For Your Society

I was chief of disguise at CIA. ‘The Americans’ got a lot right.

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Matthew Rhys and Keri Russell as spies in disguise in “The Americans.” (Eric Liebowitz/FX)

After 27 years in the CIA working on operational assignments around the world, I am somewhat numbed to the fictional espionage that engulfs us — the books and movies and TV shows that always get it wrong. That’s why I have largely shunned the genre, barely noting the reviews of the latest creations that celebrate the life of an intelligence officer. “Homeland”? No. The Bourne movies? No. “Alias”? God, no! It’s the main reason I work as an adviser and speaker at the Spy Museum in Washington: to present an informed but still entertaining picture of the work of a spy.

But then came “The Americans,” the FX TV series set to finish its sixth and final season to near-unanimous critical acclaim. It proved to be the outlier in my perception — and I wasn’t surprised when The Washington Post reported that Gina Haspel, the career CIA officer nominated to direct the agency, is a fan of the show. I was late to “The Americans” and had some catching up to do initially. But from the first spectacular episode, I was hooked, because the setup resonated. The show centered on a modern American family of spies with children and a suburban lifestyle. That had once been my life. But wait. These spies were not American at all. They were faux Americans — Russians, in fact — something I also knew a little about. There had once been Soviet sleeper agents posing as Americans. The structure of the FX show, predicated on the family dynamics that result when espionage is the parental career, allowed for a thoughtful exploration of the necessity to manage the daily deception that is part of the job of a spy (or, as we would call it at the CIA, an operations officer).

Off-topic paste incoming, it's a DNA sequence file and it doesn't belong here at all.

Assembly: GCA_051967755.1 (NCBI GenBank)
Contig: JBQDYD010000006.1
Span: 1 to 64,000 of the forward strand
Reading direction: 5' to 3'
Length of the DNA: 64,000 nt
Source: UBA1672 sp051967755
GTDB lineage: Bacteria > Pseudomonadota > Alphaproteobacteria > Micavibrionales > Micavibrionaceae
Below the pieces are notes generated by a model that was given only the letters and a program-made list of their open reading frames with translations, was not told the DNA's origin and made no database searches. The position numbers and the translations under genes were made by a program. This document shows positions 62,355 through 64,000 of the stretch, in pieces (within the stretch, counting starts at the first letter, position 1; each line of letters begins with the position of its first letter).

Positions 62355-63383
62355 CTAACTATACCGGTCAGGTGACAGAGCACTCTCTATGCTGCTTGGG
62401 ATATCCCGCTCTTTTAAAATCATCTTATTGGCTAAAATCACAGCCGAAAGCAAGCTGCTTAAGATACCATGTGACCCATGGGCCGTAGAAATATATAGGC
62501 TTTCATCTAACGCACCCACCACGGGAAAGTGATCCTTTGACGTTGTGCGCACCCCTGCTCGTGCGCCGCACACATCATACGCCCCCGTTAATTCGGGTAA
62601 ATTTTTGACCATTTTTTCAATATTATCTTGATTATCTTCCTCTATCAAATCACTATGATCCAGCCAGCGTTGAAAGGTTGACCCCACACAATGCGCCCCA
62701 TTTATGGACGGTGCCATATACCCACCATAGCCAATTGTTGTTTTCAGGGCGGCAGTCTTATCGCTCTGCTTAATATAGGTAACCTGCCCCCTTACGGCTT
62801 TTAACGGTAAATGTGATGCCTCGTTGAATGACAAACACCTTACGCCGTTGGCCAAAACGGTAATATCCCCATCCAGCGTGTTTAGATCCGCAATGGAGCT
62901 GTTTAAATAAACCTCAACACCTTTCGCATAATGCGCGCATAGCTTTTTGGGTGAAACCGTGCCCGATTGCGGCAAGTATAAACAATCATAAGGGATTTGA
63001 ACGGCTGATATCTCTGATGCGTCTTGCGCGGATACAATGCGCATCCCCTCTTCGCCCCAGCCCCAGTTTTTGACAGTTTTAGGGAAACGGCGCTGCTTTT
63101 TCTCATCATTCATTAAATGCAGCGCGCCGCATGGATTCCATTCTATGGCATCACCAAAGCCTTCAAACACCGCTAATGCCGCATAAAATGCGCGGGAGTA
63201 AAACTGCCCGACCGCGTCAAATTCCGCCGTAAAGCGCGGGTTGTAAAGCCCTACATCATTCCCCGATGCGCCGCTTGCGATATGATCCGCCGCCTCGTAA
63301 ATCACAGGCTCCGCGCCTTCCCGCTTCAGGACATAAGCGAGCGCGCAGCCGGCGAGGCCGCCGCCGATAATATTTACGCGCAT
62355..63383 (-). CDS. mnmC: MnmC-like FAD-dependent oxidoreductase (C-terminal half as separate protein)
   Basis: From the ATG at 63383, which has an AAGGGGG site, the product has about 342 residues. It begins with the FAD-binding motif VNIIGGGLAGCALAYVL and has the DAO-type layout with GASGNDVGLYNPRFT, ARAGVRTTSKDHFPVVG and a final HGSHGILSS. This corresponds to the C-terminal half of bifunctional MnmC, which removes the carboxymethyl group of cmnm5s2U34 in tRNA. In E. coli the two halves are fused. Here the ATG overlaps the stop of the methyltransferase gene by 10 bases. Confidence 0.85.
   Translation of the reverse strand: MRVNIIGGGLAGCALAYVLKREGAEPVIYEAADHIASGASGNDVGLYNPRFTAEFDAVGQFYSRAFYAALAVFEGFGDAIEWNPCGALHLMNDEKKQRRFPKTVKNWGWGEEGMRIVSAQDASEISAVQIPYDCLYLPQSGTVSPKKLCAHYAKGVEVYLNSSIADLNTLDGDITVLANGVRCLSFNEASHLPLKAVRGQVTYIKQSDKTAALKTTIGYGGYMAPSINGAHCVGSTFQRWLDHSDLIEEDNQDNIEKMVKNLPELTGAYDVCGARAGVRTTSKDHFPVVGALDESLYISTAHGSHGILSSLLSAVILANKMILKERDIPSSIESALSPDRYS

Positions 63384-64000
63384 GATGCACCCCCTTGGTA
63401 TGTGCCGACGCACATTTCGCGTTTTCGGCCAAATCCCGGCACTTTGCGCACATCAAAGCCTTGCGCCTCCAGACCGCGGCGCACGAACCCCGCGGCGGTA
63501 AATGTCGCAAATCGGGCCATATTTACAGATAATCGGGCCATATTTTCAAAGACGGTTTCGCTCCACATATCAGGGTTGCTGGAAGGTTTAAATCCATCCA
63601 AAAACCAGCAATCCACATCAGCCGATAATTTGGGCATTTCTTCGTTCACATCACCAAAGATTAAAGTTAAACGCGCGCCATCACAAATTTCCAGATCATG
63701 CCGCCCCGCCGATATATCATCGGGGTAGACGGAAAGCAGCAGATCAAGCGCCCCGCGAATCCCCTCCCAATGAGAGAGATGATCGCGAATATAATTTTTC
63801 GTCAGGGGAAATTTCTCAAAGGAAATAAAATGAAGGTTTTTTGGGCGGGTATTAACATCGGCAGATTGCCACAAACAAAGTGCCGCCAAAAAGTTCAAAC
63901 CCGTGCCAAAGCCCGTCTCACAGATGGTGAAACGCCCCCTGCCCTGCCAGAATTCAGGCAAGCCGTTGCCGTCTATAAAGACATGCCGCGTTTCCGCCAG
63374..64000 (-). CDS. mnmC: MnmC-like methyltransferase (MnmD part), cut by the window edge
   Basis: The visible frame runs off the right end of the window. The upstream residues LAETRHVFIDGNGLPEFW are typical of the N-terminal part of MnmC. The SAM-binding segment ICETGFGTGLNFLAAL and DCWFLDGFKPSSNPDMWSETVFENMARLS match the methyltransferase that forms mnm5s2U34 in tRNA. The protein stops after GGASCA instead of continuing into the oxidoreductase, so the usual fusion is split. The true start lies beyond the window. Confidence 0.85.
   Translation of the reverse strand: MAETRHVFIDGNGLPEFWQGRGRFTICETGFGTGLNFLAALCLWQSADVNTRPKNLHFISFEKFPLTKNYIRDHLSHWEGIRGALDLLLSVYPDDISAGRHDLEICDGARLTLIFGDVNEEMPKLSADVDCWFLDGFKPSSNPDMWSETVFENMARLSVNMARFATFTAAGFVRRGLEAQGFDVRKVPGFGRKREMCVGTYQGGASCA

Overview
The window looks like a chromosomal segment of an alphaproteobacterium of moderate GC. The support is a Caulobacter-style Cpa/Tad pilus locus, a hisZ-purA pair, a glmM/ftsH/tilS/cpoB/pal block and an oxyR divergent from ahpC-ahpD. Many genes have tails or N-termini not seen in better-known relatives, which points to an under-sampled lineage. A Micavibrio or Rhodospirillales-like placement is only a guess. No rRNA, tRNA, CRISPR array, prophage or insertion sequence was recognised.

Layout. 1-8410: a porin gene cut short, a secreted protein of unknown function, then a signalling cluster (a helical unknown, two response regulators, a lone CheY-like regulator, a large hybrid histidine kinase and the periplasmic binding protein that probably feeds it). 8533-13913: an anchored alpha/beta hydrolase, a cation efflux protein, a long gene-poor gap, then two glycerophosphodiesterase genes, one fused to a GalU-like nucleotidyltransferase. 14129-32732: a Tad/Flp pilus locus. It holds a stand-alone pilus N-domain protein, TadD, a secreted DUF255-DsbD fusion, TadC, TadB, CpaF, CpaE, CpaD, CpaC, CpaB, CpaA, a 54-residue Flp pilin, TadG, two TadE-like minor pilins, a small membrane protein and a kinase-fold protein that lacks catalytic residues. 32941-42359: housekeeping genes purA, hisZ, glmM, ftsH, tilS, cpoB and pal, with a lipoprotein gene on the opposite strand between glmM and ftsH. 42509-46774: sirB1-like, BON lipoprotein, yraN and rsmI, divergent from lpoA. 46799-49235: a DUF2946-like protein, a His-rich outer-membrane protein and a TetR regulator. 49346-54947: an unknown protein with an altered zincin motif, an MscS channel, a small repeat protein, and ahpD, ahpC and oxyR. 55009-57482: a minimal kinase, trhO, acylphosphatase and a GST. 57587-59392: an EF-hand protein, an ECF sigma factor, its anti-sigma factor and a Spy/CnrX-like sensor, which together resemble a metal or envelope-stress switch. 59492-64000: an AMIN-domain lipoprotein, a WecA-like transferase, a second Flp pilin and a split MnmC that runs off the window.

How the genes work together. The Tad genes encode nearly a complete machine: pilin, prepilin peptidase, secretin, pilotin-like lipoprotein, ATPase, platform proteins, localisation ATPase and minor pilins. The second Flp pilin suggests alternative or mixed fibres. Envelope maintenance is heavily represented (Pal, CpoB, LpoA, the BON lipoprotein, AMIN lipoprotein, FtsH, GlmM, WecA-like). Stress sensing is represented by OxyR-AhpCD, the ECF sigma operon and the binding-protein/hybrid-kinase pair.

My husband, Tony, and I had 52 years between us working with the CIA in mostly foreign assignments. We had to convince nosy neighbors and casual acquaintances, as well as office mates, that we were what we purported to be — somewhat boring administrative workers. If we made it boring enough, it worked. Tony’s children, however, would eventually notice that their dad was gone far more often than their friends’ dads, and that he never talked about his job, that he was meeting strangers at home


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